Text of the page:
Dundee Coventry Train
Thinking about travelling by train from Scotland to England between Dundee and Coventry?
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Dundee is the fourth largest city in Scotland and is located within the eastern central Lowlands on the north bank of the Firth or Tay which leads into the North Sea. The city grew rapidly in the 19th century due to the jute industry which gave the city its epithet as the city of "jute, jam and journalism".
Dundee is famous for building the RRS Discovery, Robert Falcon Scott's Atlantic exploration vessel which is now berthed in the city's harbour. The city has reinvented itself over recent decades and is now home to many Biomedical and technological industries and now accounts for 10% of the United Kingdom's digital entertainment industry. The city is also known for the Dandy, the Beano, Desperate Dan and Oor Wullie comic books.
Visitors wishing to orient themselves should consider taking a walk (or drive) up the Law, the plug of an extinct volcano, which offers a 360-degree uninterrupted view of Dundee, the Tay estuary and the Tay Bridge, famously replacing the bridge demolished after the disaster of 1879, and the Tay Road Bridge.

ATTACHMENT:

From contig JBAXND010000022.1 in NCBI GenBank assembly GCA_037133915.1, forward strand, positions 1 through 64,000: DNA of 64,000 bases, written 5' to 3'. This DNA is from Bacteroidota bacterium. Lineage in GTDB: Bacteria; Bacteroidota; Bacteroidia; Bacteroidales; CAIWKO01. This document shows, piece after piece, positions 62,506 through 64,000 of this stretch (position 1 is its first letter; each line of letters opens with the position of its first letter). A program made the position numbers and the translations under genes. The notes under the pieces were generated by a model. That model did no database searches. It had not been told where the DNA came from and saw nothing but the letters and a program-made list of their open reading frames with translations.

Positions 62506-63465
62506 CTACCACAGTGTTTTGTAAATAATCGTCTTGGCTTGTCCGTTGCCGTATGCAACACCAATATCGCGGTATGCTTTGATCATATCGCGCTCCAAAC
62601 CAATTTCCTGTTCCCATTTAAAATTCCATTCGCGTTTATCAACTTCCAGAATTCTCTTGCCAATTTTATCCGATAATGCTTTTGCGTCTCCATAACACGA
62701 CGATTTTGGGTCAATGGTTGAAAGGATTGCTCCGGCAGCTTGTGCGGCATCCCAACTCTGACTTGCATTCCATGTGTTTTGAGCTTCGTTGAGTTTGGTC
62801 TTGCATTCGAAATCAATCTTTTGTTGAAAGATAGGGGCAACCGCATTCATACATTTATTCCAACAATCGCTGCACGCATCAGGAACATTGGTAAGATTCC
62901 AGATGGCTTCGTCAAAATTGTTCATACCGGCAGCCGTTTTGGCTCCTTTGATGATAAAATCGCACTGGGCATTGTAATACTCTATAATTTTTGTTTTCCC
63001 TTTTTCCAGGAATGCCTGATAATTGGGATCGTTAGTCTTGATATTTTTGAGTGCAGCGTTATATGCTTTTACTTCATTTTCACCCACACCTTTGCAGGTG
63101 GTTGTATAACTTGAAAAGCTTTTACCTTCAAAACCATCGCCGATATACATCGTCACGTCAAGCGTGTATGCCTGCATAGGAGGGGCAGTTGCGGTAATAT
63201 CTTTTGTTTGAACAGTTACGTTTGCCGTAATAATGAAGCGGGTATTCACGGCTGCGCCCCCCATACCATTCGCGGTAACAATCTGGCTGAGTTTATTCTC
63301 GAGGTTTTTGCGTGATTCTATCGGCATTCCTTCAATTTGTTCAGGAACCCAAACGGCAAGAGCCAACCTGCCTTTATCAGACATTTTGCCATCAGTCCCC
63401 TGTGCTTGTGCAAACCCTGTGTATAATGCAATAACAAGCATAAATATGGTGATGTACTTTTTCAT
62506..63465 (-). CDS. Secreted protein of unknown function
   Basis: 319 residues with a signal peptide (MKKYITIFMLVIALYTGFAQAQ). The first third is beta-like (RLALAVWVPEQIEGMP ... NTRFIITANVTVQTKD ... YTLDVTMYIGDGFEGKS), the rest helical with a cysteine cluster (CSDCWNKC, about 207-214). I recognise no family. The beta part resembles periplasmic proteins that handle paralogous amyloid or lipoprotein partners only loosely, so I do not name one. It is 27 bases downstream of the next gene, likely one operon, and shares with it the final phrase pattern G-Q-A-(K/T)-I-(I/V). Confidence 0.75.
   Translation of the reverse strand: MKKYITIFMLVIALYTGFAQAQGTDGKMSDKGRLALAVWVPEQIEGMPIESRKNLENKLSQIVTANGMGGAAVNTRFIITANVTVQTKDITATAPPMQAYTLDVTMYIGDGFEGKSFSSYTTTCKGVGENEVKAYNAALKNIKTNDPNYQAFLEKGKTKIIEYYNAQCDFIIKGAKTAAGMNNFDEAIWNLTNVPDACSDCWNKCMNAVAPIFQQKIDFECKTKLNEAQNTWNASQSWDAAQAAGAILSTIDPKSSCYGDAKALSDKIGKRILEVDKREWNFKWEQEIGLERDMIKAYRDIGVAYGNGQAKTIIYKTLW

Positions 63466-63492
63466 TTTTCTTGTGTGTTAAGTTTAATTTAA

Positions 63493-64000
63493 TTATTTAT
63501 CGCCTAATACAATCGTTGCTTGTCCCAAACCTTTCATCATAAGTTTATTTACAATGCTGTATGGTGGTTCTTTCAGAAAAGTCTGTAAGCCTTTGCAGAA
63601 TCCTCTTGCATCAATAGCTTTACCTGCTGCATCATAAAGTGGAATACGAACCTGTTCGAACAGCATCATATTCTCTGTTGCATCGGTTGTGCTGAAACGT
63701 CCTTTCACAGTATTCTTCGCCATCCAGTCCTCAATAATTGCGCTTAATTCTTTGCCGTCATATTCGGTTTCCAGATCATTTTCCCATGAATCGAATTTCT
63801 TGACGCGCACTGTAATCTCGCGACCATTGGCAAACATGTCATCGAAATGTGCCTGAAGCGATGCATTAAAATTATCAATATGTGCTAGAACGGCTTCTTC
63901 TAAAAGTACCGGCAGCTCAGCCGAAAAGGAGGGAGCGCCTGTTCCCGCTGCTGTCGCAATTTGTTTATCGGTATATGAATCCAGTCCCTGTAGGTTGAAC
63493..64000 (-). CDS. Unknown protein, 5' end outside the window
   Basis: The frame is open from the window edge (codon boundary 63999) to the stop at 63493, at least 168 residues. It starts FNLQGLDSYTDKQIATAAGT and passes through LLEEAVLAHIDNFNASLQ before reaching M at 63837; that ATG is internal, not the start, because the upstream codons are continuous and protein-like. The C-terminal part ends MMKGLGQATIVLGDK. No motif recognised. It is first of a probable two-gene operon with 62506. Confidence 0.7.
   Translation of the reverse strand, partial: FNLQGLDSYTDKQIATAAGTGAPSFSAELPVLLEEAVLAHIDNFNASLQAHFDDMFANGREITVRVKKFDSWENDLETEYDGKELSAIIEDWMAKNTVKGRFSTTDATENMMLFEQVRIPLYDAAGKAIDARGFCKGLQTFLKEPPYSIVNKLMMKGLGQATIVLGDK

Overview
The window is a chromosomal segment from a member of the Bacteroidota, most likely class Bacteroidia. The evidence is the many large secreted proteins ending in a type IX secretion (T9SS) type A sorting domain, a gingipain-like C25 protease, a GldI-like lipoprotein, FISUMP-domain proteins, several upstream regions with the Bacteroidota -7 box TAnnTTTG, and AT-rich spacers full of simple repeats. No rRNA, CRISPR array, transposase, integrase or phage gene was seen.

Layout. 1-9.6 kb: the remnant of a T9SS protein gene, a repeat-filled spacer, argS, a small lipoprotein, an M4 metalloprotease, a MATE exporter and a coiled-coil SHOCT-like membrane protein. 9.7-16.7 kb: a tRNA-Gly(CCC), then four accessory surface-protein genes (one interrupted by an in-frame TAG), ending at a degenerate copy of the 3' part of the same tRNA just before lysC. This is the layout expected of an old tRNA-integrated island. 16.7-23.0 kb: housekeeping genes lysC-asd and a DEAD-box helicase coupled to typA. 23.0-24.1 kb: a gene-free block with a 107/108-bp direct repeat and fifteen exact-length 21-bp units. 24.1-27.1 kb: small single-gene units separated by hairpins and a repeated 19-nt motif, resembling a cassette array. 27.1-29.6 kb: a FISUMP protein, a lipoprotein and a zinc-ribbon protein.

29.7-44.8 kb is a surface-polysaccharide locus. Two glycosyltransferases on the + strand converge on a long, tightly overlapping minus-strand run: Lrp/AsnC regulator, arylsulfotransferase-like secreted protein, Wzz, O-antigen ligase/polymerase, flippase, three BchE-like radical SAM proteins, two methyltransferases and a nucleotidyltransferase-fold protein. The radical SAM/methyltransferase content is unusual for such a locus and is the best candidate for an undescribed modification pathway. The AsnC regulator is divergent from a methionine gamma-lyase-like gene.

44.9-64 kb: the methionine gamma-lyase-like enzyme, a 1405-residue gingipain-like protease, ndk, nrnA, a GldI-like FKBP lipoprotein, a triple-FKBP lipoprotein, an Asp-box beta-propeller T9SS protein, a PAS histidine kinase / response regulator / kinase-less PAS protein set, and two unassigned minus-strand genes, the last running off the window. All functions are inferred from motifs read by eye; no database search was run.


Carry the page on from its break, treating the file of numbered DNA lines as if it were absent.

The main shopping area is in the town centre and offers consumers a variety of shops and department stores.
The city of Coventry in the West Midlands, England, is roughly an hour from London and twenty minutes from the city of Birmingham. There are plenty of things to do and see throughout the year including festivals, exhibitions, concerts and theatre performances. There is something for all the family. One of the most fascinating monuments in the city today is the remnants of its original city walls and gates which were built in the 14th century. The construction work began at New Gate and was initially completed around 1400. Visitors can still find examples of the old wall to this day, including the magnificently well-preserved wall link between Cook Street Gate and Swanswell Gate that runs right through Lady Herbert’s Garden. The wall measured approximately 2.2 miles right around, containing 32 towers and 12 gatehouses in total. The city walls were demolished in 1662 on the orders of King Charles II as a punishment for Coventry’s housing of Parliamentarians during the war. The remaining wall is protected under law and are classified as Grade I listed buildings and a scheduled monument.